Sensitivity warning – this post mentions pregnancy loss. I would never wish to cause anyone distress, so if this is not the right time for you to read this, please go gently with yourself and seek out someone you trust for support.
We bought our rural property four years ago. This was the first permanent home I had ever had, which was a strange feeling after living in twenty other houses (no that is not a typo). I had never before lived in a place where I knew I could stay as long as I wished.
I wanted to put down roots. I felt a visceral need to somehow mark that this house was different. This was going to be home, in a way I had never known.
So, we planted trees.
We planted lots of them, especially fruit trees. I like to joke that this is my financial plan for how to feed four teenagers one day.
Over the past four years, my husband and I have had both great joy and great frustration in watching our children and our orchard grow and develop. We have made mistakes. Some trees haven’t made it. Fortunately, the kids have all survived.
I want to tell you about three trees that are particularly special for me. Three lilac trees.
They are about the same height as me now. Bare in winter, but each spring they surprise me with a bright green foliage and purple blossoms that smell heavenly. I love these trees.
I planted them to remember three little souls that never got to be a part of our family.
Like so many women, I have experienced pregnancy loss. In between the years of having babies, I also went through an ectopic pregnancy and two miscarriages.
Some years have passed now. The memories are not quite as raw, the pain not quite so acute. I can talk about it more openly now without feeling overwhelmed by it. I have even shared this with training GPs as part of their training in communication with patients.
Though the pain has lessened, my little ones have never been forgotten.
I am so grateful for my four beautiful children. I look around our dinner table at night and, whilst I despair at the crumbs on the floor, my heart feels so full looking at their little faces and hearing their voices.
Sometimes, I can’t help wondering about the three who aren’t sitting with us. I wonder about their personalities, their quirks, their interests. I wonder about the relationships they may have had with their siblings.
I imagine being able to hold them in my arms, and that is where the tears can still spring up. That longing has never gone away.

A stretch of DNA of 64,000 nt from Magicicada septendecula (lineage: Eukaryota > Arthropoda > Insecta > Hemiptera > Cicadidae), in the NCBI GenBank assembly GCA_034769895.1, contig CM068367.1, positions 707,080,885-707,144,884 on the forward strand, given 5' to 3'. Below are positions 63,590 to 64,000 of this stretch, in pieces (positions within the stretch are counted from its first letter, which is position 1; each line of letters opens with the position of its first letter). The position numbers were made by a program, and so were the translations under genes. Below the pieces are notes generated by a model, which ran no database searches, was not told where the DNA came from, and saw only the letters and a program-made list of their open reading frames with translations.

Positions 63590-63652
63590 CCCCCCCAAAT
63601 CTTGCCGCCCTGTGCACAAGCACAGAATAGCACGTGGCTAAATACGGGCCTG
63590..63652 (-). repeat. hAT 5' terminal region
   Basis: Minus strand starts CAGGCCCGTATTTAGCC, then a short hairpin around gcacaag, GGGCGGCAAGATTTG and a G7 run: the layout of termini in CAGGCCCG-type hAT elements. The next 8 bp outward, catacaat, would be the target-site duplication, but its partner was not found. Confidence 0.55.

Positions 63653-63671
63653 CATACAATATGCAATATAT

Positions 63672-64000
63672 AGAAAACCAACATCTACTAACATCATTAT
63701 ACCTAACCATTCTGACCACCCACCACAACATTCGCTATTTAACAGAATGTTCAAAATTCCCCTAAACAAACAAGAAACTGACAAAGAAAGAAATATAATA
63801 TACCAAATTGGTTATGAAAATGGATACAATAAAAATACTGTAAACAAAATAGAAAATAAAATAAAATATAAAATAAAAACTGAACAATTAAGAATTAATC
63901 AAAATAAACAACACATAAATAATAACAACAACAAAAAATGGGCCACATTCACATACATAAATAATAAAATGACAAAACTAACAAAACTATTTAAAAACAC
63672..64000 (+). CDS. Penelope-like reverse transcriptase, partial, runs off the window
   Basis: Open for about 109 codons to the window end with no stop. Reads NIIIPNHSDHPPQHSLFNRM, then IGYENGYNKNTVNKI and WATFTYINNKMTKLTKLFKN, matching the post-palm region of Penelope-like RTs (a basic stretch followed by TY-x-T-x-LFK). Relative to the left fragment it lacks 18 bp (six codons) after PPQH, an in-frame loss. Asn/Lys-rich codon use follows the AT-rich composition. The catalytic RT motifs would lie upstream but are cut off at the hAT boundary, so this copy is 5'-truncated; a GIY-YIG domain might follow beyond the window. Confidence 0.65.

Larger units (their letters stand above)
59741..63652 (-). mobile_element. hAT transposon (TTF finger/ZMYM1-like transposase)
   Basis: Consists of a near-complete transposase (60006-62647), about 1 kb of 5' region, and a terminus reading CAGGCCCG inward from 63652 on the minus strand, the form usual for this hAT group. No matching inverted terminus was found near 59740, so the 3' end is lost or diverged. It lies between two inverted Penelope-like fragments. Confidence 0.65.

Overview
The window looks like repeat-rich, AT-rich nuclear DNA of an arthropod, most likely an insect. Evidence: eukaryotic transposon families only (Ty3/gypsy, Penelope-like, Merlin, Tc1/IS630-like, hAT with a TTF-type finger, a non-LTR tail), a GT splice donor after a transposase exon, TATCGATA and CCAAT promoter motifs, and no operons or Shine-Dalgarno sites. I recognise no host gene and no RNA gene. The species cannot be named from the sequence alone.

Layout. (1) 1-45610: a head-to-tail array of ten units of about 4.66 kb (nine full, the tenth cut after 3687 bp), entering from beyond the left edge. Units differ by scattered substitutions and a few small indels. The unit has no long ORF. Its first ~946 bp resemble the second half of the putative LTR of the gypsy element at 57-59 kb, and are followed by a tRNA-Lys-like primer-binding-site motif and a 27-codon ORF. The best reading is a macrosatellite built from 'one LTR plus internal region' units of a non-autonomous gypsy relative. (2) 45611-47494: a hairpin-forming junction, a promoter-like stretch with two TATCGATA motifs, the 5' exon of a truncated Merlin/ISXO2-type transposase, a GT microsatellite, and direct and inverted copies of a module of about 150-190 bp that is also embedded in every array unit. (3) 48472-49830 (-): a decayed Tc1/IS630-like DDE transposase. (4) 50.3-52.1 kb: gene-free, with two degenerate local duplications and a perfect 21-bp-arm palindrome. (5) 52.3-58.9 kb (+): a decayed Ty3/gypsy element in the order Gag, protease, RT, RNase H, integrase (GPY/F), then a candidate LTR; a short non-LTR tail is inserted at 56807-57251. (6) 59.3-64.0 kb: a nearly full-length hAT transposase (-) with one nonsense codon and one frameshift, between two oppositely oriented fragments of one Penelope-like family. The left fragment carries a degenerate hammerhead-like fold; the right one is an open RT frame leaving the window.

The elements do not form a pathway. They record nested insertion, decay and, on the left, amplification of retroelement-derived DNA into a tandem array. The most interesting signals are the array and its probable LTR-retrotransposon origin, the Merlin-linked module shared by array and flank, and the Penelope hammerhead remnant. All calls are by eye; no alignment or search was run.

When I was a little girl, I loved reading the Anne of Green Gables books. In Anne’s House of Dreams, her first baby daughter, Joy, sadly dies shortly after birth. When Anne has another baby, a son, her adoptive mother Marilla suggests that this new baby will help take Joy’s place. I love Anne’s reply:
‘Oh, no, no, no, Marilla. He can’t – nothing can ever do that. He has his own place, my dear, wee man-child. But little Joy has hers, and always will have it. If she had lived she would have been over a year old. She would have been toddling around on her tiny feet and lisping a few words. I can see her so plainly, Marilla.’
This is how it has been for me. My living children have not replaced the ones I lost. I believe our hearts have an endless capacity to love and grow.
Why have I decided to share this?
Honestly, I know how common this experience is and how lonely some women can feel. There is still some stigma around discussing early pregnancy and miscarriage, and I feel that this can exacerbate the grief sometimes. Through sharing that I too have been there, and I got through it, and I’m okay – I hope this might be helpful to someone who cannot see any light at the end of the road right now.
Every mother’s experience will be different and there is no right way to grieve. Every woman needs to be supported to process their loss in their own way. I found that for me, it took a long time. It still hits me unexpectedly at times. But I am okay.
If you have experienced pregnancy or infant loss, please take as much time and space as you need to work through this.
Please reach out for help if you are struggling.
Today, I am going to go for a slow walk in my garden. I am going to hug each of my kids a little tighter. I am holding on to the hope that we will all be together again one day.
If you have experienced pregnancy or infant loss and are struggling, caring support is available from:
Your local GP, MCHN, psychologist or mental health services.
Sands: 1300 072 637 An independent organisation that has merged operations with Red Nose Australia, providing support in the event of newborn death, stillbirth, and miscarriage.
Pregnancy Birth and Baby: 1800 882 436 Call for trusted advice and emotional support 7 days a week
Bears of Hope: 1300 11 HOPE Provides grief support and care for families who experience the loss of their baby.